Second public hearing on Obama library set for Wednesday after hundreds pack first meeting
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A second public hearing on a University of Chicago plan to use public park land for the site of the Obama Presidential Library is set for noon Wednesday the day after hundreds of people packed a raucous hearing on the issue at a South Side auditorium.
Before the first meeting Tuesday night even started at Hyde Park Academy High School, charter buses deposited attendees while TV cameras zoomed on a group of activists protesting the university’s decision not to open a level-one hospital trauma center.
Mayoral candidates — including Ald. Bob Fioretti, businessman Willie Wilson and County Commissioner Jesus “Chuy” Garcia — mingled with the crowd. Absent was Mayor Rahm Emanuel, who is working to allow the university to build in the park.
Once everything was underway, Park District Vice President Avis LaVelle repeatedly had to appeal for calm. The first portion of the meeting was stacked mostly with people in favor of the proposal.
“It’s time to say ‘yes’ to the plan to build the Obama library . . . on the South Side,” the Rev. Leon Finney Jr. shouted with oratorical flourish that brought thunderous applause. “It’s time to vote ‘Yes’ to those who will spend money in our neighborhoods and provide new business opportunities for our black women and our black men.”
Later, others cautioned that the choice between using parkland or risk having no library at all, was a suggestion put forth to push through the university’s plan.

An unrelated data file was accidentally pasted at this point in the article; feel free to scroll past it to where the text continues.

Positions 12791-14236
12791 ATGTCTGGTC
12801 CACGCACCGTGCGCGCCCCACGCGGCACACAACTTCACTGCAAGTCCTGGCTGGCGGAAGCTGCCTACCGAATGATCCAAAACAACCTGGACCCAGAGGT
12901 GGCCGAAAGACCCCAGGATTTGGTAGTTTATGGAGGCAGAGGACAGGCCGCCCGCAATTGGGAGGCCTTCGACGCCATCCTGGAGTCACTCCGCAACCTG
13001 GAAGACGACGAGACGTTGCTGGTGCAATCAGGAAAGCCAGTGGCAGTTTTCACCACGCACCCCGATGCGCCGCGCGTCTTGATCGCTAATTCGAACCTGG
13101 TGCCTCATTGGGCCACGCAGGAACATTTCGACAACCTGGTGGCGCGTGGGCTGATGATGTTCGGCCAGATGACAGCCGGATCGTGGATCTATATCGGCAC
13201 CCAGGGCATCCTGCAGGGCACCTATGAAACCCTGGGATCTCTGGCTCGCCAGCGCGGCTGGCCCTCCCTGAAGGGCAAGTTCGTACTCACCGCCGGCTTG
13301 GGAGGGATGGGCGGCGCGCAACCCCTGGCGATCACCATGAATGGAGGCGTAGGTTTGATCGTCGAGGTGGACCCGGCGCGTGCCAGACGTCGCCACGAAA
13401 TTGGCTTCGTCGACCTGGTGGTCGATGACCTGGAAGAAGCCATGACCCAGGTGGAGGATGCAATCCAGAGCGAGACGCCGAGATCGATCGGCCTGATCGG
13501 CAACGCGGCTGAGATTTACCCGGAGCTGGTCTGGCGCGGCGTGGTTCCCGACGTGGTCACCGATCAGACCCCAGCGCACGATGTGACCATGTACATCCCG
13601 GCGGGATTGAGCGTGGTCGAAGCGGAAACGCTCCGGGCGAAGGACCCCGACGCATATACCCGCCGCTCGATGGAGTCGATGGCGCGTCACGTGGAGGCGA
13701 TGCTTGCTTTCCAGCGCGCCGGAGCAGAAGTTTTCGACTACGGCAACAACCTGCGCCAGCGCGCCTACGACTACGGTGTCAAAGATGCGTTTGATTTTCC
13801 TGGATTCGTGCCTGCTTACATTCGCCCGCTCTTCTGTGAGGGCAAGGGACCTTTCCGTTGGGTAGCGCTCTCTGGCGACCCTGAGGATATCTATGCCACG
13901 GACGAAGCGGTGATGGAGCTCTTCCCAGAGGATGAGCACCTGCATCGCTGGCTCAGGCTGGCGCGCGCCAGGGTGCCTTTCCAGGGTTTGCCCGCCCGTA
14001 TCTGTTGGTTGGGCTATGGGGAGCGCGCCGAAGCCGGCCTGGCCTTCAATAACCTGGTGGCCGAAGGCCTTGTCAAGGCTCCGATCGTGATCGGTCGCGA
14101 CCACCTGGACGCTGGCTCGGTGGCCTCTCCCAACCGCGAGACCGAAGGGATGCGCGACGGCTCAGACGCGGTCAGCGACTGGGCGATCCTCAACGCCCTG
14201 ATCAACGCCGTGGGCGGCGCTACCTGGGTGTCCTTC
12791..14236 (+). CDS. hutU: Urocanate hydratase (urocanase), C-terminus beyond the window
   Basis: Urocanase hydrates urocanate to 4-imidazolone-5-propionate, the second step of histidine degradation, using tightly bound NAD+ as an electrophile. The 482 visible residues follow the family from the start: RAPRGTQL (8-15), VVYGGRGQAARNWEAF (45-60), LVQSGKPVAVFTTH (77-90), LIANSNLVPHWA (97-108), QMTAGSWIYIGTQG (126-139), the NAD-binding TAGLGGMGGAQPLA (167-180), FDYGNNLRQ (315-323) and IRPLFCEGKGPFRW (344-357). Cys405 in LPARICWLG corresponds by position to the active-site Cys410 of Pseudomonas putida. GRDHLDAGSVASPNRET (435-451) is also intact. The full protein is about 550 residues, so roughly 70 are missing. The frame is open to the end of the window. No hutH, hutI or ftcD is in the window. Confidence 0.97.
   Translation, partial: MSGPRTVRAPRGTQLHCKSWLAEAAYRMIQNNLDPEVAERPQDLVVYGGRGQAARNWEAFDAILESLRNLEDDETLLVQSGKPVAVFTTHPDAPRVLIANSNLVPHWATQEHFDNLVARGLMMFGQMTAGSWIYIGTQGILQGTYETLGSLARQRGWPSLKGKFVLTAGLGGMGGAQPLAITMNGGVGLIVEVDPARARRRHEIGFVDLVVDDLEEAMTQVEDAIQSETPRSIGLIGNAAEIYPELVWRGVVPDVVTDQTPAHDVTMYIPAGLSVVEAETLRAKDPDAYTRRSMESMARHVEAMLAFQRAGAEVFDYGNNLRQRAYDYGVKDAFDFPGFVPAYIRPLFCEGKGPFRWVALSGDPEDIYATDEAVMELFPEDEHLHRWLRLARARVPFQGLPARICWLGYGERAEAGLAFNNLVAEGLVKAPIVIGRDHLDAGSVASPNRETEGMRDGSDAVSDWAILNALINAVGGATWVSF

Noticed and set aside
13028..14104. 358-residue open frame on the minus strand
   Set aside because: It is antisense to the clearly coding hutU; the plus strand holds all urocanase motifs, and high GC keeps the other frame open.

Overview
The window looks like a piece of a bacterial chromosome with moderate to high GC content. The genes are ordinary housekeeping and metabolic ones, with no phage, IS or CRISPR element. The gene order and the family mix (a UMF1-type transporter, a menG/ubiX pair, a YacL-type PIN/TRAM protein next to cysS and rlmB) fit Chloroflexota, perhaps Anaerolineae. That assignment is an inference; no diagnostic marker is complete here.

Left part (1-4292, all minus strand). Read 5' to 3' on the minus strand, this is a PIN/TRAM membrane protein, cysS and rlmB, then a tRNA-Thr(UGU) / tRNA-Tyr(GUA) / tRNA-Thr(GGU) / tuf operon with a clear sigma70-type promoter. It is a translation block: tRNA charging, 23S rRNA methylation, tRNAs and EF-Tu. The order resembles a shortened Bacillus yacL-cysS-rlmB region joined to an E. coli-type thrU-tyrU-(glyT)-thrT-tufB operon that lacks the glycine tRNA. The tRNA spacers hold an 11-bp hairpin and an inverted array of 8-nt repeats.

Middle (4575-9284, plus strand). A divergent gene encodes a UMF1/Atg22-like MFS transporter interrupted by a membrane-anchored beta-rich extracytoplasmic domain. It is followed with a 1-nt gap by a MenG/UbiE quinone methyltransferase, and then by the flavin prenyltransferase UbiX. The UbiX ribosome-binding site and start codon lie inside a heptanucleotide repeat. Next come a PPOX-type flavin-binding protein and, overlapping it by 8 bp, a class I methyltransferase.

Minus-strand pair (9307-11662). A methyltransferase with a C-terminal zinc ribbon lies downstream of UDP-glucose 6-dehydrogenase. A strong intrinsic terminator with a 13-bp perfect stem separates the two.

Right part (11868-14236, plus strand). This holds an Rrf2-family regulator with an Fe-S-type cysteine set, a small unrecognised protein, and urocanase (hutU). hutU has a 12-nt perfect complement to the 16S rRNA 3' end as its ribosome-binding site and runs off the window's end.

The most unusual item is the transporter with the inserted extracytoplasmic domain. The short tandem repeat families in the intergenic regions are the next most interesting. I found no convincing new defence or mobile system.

“Let’s not accept the argument that the Obama Presidential Library has to be in a park on the South Side or we lose it,” said Lauren Moltz, who is chair of the board for Friends of the Park. The parks “are neither the City of Chicago’s, the Chicago Park District, or the University of Chicago’s to carve up.”
The U. of C. has been considered the front-runner for the library’s location, with New York’s Columbia University fast on its heels. The University of Illinois at Chicago and the University of Hawaii also are contenders.
The U. of C., which had been mum on many specifics, recently acknowledged for the first time that it hoped to use parkland that it does not own and did not have a clear path to obtaining. That’s despite the university owning large swaths of property in the surrounding area. That spurred Emanuel to public action.
The university plan, which would use roughly 20 acres at either Jackson or Washington parks, will need the approval of the Chicago Park District and the City Council. But the final decision will be made by the president and first lady Michelle Obama.
Derek Douglas, the university’s vice president of civic engagement, told the crowd that park land was needed because the university did not own a big enough solid block of land to build upon.
“There is not a 20 to 30 acres parcel of contiguous land to house the campus without displacing people,” Douglas said.
But architect John Vinci said the university’s claims were a “sham.”
“What are they going to do when they say they are going to build hotels and stores?” Vinci asked. The end result will still likely lead to neighborhood residents displaced through eminent domain, he said: “They are going to condemn your buildings.”
The second meeting will be held noon Wednesday at the Washington Park Field House, 5531 S. Martin Luther King Dr.